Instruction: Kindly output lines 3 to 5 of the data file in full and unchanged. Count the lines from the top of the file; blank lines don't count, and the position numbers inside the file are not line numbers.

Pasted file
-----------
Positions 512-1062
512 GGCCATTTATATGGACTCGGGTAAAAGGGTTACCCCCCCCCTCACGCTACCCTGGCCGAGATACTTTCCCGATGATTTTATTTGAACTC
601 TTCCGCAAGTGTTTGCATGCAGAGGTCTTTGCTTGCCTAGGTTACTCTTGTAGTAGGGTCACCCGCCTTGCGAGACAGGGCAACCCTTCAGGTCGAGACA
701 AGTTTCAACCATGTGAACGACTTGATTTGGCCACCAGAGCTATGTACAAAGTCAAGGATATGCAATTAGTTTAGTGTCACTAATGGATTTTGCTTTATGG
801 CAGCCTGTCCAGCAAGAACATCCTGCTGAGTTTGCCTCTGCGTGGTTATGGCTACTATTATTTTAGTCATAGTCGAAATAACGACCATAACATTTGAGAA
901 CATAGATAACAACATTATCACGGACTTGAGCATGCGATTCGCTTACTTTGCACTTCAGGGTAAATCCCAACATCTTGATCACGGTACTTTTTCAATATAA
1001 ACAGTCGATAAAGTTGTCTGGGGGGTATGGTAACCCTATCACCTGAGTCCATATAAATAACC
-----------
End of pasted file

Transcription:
601 TTCCGCAAGTGTTTGCATGCAGAGGTCTTTGCTTGCCTAGGTTACTCTTGTAGTAGGGTCACCCGCCTTGCGAGACAGGGCAACCCTTCAGGTCGAGACA
701 AGTTTCAACCATGTGAACGACTTGATTTGGCCACCAGAGCTATGTACAAAGTCAAGGATATGCAATTAGTTTAGTGTCACTAATGGATTTTGCTTTATGG
801 CAGCCTGTCCAGCAAGAACATCCTGCTGAGTTTGCCTCTGCGTGGTTATGGCTACTATTATTTTAGTCATAGTCGAAATAACGACCATAACATTTGAGAA